applying said different sub-carrier pilot tones to any signal added to the network via the respective nodes,
checking presence of one or more of the sub-carrier pilot tones at one or more points of the network, and,
based on results of the checking, locating a faulty section of the network in case a fault occurred.
Preferably, said one or more points of the network are respectively positioned at one or more of said nodes.
The locating of a faulty section is preferably performed by relating the absent pilot tone, if any, with the network section associated with the Network Element (NE) from which said tone should originate.
More particularly, the location of the faulty section is selecting a section in the network associated with a particular one of said Network Elements (NE) responsible for “marking” the added optical channels with the sub-carrier which is absent but should be present at the particular point of the network.
Preferably, the checking is accomplished by filtering a split out portion of the incoming optical signal for determining which sub-carrier pilot tone(s) is absent and which sub-carrier pilot tone(s) are present.
For the location of a fault, there is a need in comparing the information on the sub-carriers (status) with a so-called correct picture of the network (the one reflecting which sub-carriers should be present at this particular point).
Preferably, the correct picture of the network is known to a so-called Network Manager (NM) and is formed from at least a) information on the optical channels added and dropped at each of said Network Elements, and b) data on sub-carriers assigned to each of said Network Elements.
It is understood that the Network Manager must be continuously updated about changes in the topology and the correct picture of the network.
The Network Manager is to be understood as a system of software programs and/or hardware equipment ensuring management of the network. The Network Manager may be either fully automatic or include participation of a human operator.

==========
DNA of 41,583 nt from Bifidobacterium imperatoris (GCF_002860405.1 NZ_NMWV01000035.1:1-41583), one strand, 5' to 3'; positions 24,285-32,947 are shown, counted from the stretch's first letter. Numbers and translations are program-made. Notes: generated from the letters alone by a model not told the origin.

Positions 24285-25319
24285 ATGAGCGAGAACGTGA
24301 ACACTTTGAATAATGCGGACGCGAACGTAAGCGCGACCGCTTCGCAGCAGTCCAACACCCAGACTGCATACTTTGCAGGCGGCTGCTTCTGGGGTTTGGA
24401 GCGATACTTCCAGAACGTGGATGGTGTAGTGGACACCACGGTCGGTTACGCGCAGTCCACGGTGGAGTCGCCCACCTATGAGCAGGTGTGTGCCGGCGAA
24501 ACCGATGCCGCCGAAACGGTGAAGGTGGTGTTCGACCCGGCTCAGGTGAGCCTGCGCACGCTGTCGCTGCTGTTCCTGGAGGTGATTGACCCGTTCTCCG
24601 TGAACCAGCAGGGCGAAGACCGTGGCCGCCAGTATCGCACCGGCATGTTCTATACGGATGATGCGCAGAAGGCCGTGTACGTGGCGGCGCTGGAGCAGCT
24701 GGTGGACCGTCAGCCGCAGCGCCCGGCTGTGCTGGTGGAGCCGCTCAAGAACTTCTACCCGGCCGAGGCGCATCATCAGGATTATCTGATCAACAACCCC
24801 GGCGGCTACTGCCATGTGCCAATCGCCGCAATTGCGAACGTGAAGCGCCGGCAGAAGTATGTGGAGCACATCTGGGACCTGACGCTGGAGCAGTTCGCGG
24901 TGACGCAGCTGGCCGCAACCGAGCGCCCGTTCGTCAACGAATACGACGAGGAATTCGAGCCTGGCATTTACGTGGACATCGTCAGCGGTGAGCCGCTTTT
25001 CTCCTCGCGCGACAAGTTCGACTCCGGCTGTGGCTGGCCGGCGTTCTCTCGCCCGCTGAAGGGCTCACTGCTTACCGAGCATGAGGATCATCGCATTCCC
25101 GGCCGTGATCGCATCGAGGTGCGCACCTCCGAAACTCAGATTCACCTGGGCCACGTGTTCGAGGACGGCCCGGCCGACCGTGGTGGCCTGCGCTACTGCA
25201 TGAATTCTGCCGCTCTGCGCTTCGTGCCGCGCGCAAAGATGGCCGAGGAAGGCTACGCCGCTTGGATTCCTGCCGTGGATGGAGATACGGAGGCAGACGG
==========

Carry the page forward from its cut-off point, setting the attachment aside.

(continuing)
For example, a number of local decisions on the fault location may be made automatically at local point(s) of the network and displayed on a screen of a control room of the network, so that the final location of the fault be made by the operator who is also responsible for taking steps for eliminating the faults. Alternatively, the NM may be responsible of collecting the status information from the local point(s) of the network and making the fault detection and location decisions.
For performing the comparison at a local point of the network, the information on the correct network picture can be obtained from the NM or introduced manually. Alternatively, the comparison can be performed by the Network Manager if the information on the checked sub-carrier at a particular local point is transferred to the Network Manager.
The final fault location is preferably performed in the Network Manager since it requires analysis of the information or local decisions obtained from a number of local points (NE) of the network.
The fault location preferably comprises discriminating between a fiber cut occurring in a network span associated with the Network Element originating the sub-carrier detected to be absent, and between an equipment fault in said Network Element. Owing to the fact that the sub-carrier pilot tones assigned to different nodes “mark” different segments of the network, the method enables checking one local decision on the fault location by another local decision, thereby locating the fault with maximal accuracy.